The European Central Bank (ECB) is a central bank for the euro, mandated with administering the monetary policy of the members within the euro area or Eurozone. ECB has played a crucial role in the current economic crisis. At the end of 2009, the sovereign debt crisis materialized among European states, which aggravated in 2010 (Alessi 2012). The most affected countries included Portugal, Ireland, and Greece, before sweeping across Europe drastically. The roles ECB took in resolving the current debt crisis were in line with its objective as mandated by Article 2 of the ECB Statute, which included maintaining price stability, and Article 3, which includes implementing monetary policies.
Implementing Monetary Policies
In response, the European Central Bank (ECB) played the role of “lenders of last resort” to the Government and banking sectors by introducing new regulatory policies to oversee the behavior of the European government and financial institutions in Europe (Malo de Molina 2013).
For instance, between 2009 and 2013, ECB introduced the multilateral surveillance rules to coordinate fiscal and monetary policies across Europe, which have been effective in promoting discipline among national governments. ECB also provided banks with cash for collateral and term funding to avoid bank (bailouts) failures and to maintain an orderly market (Olivares-Caminal 2011).
Financial support was granted to Ireland, Spain, Portugal, Greece, and Cyprus, based on strict conditions of helping the national government to restore their economies to sustainable paths. This avoided debt dynamics from deteriorating (Panico & Purificato 2013).
ECB has also promoted price stability. Between 2009 and 2013, ECB introduced non-standard measures, such as the policy of full allotment in its refinancing operations against suitable collateral. It also extended the maturity of its refinancing operations to three years and adjusted the interest rates (European Central Bank 2013). These two measures were intended to make it easier for credit institutions to offer adequate credit to national economies at favorable terms to ensure price stability (Panico & Purificato 2013).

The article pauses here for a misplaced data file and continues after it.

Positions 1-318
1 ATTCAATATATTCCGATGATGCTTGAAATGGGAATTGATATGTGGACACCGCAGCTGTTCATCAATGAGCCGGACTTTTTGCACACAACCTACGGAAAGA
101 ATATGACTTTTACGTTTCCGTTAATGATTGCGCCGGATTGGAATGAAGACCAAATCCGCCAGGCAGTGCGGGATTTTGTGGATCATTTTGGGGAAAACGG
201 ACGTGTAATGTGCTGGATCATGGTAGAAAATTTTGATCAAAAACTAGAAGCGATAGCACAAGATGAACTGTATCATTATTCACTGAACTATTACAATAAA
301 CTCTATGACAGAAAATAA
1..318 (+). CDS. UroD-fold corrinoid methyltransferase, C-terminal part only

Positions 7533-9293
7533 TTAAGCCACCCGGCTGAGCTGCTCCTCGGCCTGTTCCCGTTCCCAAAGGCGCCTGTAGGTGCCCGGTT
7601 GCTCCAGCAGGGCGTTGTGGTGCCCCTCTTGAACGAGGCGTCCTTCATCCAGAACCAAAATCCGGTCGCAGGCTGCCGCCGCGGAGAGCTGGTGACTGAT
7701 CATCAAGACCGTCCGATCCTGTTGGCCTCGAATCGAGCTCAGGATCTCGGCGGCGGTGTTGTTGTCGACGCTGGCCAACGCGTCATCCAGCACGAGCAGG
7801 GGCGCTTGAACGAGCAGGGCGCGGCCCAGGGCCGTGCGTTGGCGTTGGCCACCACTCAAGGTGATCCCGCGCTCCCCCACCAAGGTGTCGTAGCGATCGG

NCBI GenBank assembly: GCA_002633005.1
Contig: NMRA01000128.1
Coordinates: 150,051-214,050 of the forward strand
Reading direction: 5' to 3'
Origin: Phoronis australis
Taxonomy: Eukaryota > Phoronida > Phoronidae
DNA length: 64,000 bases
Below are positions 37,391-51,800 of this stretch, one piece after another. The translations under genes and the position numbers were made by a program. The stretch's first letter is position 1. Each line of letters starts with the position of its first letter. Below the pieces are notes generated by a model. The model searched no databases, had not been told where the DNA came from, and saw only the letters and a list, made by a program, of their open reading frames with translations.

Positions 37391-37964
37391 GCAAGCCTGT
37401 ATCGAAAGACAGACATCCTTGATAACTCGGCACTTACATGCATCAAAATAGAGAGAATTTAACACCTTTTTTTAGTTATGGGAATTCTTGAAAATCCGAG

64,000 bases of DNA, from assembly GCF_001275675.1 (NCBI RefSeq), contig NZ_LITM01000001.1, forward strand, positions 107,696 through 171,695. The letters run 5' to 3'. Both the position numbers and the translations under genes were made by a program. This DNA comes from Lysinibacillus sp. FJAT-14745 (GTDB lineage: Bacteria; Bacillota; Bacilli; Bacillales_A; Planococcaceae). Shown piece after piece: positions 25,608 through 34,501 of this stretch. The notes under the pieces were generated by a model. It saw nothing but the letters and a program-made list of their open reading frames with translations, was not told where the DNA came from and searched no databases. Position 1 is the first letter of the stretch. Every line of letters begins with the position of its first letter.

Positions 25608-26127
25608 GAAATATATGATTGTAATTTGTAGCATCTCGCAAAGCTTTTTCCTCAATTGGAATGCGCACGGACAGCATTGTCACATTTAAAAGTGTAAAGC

To ensure this, ECB strengthened policy coordination. ECB had to improve policy coordination among the EU member states. For instance, in 2011, the European Parliament implemented a legislative package on economic governance, called the “six-pack” (European Central Bank 2013). Within the perspective of fiscal policy, the package strengthened the Stability and Growth Pact (SGP) that was targeted at monitoring the compliance of the member states with the decided budget deficits (Zilioli 2012).
In 2013, a package of legislation called two-pack was implemented to improve the budgetary coordination, through the introduction of a common budgetary timeline and assessment of budgetary plans for the EU member states and the euro area (Eurozone 2014). It was also intended to improve financial and economic surveillance in the euro area, using a mechanism where member states that experience adverse financial difficulties or economic instability are subjected to improved surveillance by the European Commission (Eurozone 2014).
The European Central Bank has an obligation to those countries that have not adopted the euro. While all UE Member States are part of the Economic and Monetary Union which requires them to take economic measures in coordinating economic policies that benefit the European Union as a whole, not all EU Member States, including the United Kingdom and Denmark are in the euro area (European Commission 2014). This means that in circumstances that would require maintenance of price stability and implementation of sound monetary policy for the Eurozone, the bank would also have an obligation to EU member states not to use Euro.
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